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Saudi Arabia: Unmarried foreign couples can now rent hotel rooms

  A Saudi Arab walks past renovated buildings in the historic city of Diriyah



Saudi Arabia seeks to soften its image in the eyes of tourists

Unmarried foreign couples are now allowed to rent hotel rooms together in Saudi Arabia as part of a new visa regime announced by the religious-conservative kingdom.

Women are allowed to sleep alone in hotel rooms.

Married couples had to prove before that they were married before they got a hotel room.

The change of government took place in the middle of Saudi Arabia's efforts to expand the tourism industry.

What are the new changes?

In the past couples had to submit documents proving the marriage. Now these rules have been relaxed for foreigners.

"All Saudi citizens are asked to provide a family ID card or proof of ID when they check into hotels," a statement by the Saudi Tourism and National Heritage Commission said.

"This is not required for foreign tourists, and all women, including the Saudis, can book and stay in hotels alone, with proof of ID at check-in."

The new visa requirements state that female tourists are not fully covered up, but they are still expected to dress modestly.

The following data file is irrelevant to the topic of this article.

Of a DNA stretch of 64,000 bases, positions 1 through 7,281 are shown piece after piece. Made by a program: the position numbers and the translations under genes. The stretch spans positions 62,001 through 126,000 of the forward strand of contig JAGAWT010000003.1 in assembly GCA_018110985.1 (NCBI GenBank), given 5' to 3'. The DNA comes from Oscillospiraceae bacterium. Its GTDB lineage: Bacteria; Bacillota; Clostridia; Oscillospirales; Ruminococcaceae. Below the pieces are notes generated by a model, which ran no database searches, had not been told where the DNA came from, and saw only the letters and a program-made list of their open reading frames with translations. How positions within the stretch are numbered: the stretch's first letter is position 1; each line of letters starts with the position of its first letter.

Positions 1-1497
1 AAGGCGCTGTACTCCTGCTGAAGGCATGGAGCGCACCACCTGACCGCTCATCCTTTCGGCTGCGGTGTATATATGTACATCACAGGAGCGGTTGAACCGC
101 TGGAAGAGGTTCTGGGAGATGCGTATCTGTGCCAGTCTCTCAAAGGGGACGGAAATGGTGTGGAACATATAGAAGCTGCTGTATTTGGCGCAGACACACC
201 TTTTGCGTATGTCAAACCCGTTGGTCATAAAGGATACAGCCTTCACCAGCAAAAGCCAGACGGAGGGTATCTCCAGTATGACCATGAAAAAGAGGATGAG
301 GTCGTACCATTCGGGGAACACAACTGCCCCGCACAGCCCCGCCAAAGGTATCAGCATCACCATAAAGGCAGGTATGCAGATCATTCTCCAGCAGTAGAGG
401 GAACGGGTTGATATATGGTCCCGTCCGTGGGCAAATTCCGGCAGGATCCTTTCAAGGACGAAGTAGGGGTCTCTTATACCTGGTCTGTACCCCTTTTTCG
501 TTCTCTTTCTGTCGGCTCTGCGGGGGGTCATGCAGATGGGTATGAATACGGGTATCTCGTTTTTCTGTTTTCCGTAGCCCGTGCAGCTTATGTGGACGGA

Alcohol is prohibited.

What's behind the changes?

Saudi Arabia has long been considered one of the strictest places in the world, trying to lessen its image in the eyes of foreign tourists and investors.

Crown Prince Mohammed bin Salman has recently made some significant changes to the ultra-conservative kingdom.

  • Saudi Arabia allows women to travel independently by the male guardian.

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    Media Signature Saudi Women on the Street

    These changes have been overshadowed by highly controversial issues, including the assassination of journalist Jamal Khashoggi.

    Simon Independent Senior Tour Guide Simon Calder said that easing visa requirements would probably increase the number of people traveling to the Kingdom.

    "Dramatically simplifying bureaucracy in applying for a visa should lead to an immediate increase in visitor numbers ̵

    1; first, as I can imagine, from those who are interested in the Arab world and its heritage," he told the BBC ,

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